Friday, August 6, 2010

Indonesia: Intimidation of Ahmadiyah Picks Up Ahead of Ramadan

Indonesian protest which led to the serious restrictions being placed on the Ahmadiyah's ability to practise their religion freely. Although these groups are called Islamists and it is claimed that they do not represent 'true Islam' the Indonesian government takes their request seriously. Time after time Indonesian officials back these Islamic groups radical demands. In these so-called radical Muslims line of sight are Christian churches and practise and the Islamic sect Ahmadiyah.

Indonesia. As Muslims nationwide count down the days until the start of the holy month of Ramadan, so are followers of Ahmadiyah, but for a very different reason.

Members of the 'controversial' sect are currently living in fear of a repeat attack by hard-liners in the lead-up to Ramadan, one member told the Jakarta Globe on Thursday.

“We have received numerous text messages and there are also public statements released by the FPI demanding that we shut down our activities at least two days before Ramadan, or face the consequences,” Firdaus Mubarik said, referring to the Islamic Defenders Front.

“We’re afraid that they’ll launch an attack against Ahmadiyah mosques and members.

“This has occurred before. This happens in every major city across the country. They conduct raids against us and our mosques right before Ramadan each year.”

Ramadan is expected to begin on Wednesday.

Violent scenes erupted last week at Manis Lor village in Kuningan, West Java, when police and public order officers sealed off Ahmadiyah mosques in the area.

The closures, however, were met with resistance from members of the sect, with protesters blocking attempts to shut down the mosques. But a number of hard-line Muslim groups soon flocked to the village and scuffles quickly broke out.

Dedeh, a resident of Manis Lor, said villagers had boarded up their windows to protect them from stones being thrown by protesters.

But according to Dedeh, last week’s clashes were relatively minor compared to the violence experienced there last year and in 2007 because of the issue.

The National Commission for Missing Persons and Victims of Violence (Kontras) alleged that the forcible closure of the Ahmadiyah mosques was the result of political intervention, as it had been ordered by Kuningan district head Aang Hamid Suganda.

According to the official letter ordering the closures, a copy of which was obtained by the Globe, several clerics and Muslim groups had requested the action be taken.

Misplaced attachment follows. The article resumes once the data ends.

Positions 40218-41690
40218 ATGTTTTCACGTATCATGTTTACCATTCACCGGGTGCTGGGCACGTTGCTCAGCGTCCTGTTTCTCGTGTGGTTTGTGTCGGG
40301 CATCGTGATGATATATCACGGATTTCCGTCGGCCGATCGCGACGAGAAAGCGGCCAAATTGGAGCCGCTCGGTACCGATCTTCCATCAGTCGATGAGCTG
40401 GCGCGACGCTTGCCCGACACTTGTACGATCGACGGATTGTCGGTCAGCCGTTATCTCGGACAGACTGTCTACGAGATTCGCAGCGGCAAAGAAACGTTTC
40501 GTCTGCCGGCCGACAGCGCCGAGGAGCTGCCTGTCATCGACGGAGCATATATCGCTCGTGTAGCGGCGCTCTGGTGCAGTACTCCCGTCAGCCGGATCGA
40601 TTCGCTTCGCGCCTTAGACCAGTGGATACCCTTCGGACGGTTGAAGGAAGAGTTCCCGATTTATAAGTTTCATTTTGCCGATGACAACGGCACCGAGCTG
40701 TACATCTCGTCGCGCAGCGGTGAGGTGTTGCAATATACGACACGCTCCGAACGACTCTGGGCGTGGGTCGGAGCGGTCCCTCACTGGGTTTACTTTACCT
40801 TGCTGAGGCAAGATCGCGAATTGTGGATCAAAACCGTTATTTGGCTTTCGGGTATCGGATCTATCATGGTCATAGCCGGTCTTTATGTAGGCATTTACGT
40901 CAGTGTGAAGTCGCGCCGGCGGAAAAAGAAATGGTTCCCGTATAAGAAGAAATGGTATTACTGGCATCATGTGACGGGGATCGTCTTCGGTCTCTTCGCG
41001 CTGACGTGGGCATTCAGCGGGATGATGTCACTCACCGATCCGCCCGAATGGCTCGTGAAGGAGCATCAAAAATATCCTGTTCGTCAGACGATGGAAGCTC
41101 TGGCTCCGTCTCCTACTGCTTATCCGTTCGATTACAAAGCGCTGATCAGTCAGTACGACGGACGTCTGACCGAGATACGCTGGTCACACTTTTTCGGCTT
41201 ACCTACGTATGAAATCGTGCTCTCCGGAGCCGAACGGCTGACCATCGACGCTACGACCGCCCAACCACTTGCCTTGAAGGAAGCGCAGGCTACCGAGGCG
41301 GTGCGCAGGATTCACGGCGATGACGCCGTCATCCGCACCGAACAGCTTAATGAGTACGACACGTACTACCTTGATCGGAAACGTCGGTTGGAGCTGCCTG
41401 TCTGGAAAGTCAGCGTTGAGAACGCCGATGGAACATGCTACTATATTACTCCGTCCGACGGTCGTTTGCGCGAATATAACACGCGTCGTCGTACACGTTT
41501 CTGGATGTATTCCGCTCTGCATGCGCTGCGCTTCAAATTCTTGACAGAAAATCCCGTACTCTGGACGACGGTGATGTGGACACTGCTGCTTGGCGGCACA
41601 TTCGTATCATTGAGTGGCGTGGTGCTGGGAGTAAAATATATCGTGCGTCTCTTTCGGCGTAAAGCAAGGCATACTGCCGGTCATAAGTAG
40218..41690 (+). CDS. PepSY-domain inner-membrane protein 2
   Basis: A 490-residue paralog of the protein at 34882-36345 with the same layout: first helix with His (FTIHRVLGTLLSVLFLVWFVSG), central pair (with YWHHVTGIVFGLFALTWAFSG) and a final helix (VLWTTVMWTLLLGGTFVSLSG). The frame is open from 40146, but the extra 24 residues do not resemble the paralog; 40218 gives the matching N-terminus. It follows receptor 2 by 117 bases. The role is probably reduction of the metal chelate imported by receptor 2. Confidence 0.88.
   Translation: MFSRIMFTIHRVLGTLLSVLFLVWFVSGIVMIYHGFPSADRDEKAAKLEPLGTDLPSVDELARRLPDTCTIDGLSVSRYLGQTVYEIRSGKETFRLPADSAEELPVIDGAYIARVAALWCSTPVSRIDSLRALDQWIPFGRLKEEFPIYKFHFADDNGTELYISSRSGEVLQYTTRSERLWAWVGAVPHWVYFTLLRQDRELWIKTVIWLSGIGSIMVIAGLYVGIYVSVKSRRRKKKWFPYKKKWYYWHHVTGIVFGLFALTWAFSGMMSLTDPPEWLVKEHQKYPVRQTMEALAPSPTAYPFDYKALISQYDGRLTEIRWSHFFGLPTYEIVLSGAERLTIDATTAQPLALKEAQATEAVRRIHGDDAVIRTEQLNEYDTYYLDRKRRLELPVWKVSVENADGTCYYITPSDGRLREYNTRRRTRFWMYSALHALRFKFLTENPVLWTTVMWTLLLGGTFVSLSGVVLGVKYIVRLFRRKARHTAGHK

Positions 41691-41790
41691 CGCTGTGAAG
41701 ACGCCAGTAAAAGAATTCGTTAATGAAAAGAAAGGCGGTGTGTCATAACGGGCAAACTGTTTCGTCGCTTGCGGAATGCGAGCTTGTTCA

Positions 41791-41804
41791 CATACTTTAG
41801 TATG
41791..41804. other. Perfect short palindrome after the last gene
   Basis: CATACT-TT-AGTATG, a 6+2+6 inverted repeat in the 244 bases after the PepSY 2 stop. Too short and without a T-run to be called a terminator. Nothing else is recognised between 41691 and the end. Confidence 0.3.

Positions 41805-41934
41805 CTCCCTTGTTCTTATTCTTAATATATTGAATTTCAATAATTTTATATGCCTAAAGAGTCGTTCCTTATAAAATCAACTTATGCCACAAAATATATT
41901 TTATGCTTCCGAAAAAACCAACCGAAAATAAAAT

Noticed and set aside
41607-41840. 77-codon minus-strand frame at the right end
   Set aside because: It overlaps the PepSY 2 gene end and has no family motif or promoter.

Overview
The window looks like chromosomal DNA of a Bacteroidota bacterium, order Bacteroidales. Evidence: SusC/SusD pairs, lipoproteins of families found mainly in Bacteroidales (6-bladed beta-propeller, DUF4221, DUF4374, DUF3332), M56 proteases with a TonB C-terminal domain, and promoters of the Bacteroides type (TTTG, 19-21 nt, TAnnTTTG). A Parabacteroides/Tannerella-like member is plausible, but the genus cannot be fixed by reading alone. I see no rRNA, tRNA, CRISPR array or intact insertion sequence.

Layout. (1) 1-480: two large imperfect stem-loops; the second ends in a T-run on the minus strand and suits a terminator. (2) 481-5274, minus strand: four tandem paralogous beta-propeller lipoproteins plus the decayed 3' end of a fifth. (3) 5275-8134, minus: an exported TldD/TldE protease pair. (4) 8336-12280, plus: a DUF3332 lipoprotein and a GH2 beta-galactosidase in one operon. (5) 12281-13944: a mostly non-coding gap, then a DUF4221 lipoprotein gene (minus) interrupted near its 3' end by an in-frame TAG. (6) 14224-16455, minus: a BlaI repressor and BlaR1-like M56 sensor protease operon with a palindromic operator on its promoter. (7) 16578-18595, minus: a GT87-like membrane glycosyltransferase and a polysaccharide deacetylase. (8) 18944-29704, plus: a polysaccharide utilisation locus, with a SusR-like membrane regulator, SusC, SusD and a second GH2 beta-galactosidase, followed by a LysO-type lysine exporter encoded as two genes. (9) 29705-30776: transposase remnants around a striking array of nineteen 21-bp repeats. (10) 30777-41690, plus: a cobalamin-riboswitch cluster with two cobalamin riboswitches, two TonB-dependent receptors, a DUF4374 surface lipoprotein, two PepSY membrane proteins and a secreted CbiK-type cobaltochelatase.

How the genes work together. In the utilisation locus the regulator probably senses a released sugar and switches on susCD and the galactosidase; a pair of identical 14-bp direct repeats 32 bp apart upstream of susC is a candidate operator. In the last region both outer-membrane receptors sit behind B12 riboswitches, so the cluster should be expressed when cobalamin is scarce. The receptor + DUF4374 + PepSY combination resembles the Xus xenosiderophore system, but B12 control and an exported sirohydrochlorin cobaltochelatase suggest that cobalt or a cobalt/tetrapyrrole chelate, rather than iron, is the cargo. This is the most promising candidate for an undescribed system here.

Officials from the Kuningan district administration had met with the clerics on June 1 at Syiarul Islam Mosque in Kuningan, and again on June 14 at the Kuningan branch of Bank Jabar-Banten, the document suggested.

According to Alimah, a researcher from the Fahmina Institute, a religious study group that witnessed last week’s attacks, most of the instigators of the violence were not even locals.

“The residents of Manis Lor themselves were never bothered with the presence of Ahmadiyah in their village,” Alimah told the Globe.

“I saw from the clothes that they were wearing that the attackers were from Gamas [Anti-Sinners Movement] and the FPI. Most came from Cirebon and even Wonosobo in Central Java.”

The hard-liners, Alimah said, carried planks of wood, knives and slingshots.

“They were throwing rocks, targeting not just the mosque but also homes of Ahmadiyah members near the mosque,” she said.

The government in 2008 put limits on Ahmadiyah followers practicing their faith in public, but stopped short of banning the sect that hard-liners deem deviant.

Ahmadiyah recognizes the sect’s founder, Mirza Ghulam Ahmad, as a prophet, contradicting orthodox Islamic belief that Muhammad was the last prophet.

Separately, Franz Magnis Suseno, a prominent sociologist and political analyst, said religious institutions might have the right to declare the Ahmadiyah sect as deviant, but its members still deserved to live in peace.

“It’s the government’s utmost responsibility to provide protection to the attacked group,” the Jesuit priest said. “The president and his ministers related to this predicament have so far failed to do their job. The president has been very unclear about this situation. He has no bravery.”

Meanwhile, Said Aqil Siradj, chairman of Nahdlatul Ulama, the country’s largest Islamic organization, said extremist groups had misinterpreted the religion.

“People think that these acts are Islamic. They’re not,” he said. “Although their understanding of the matter is wrong, these groups strongly believe that they are right and their religion is the most important one. So they’re willing to die [for their beliefs].”

Said Aqil said NU and 11 other Islamic organizations were determined to fight against grassroots radicalism.

Pressure from hard-line Islamic groups has also been felt in Bekasi, where Mayor Mochtar Mohammad on June 13 signed an agreement with FPI Bekasi frontman Murhali Barda to address four points, including the removal of the “Tiga Mojang” statue, which they deemed offensive, and the closure of the HKBP Pondok Timur Indah Church.

Bekasi administration spokesman Endang Suharyadi confirmed the church closure was part of the June 13 demands.

Jakarta Globe

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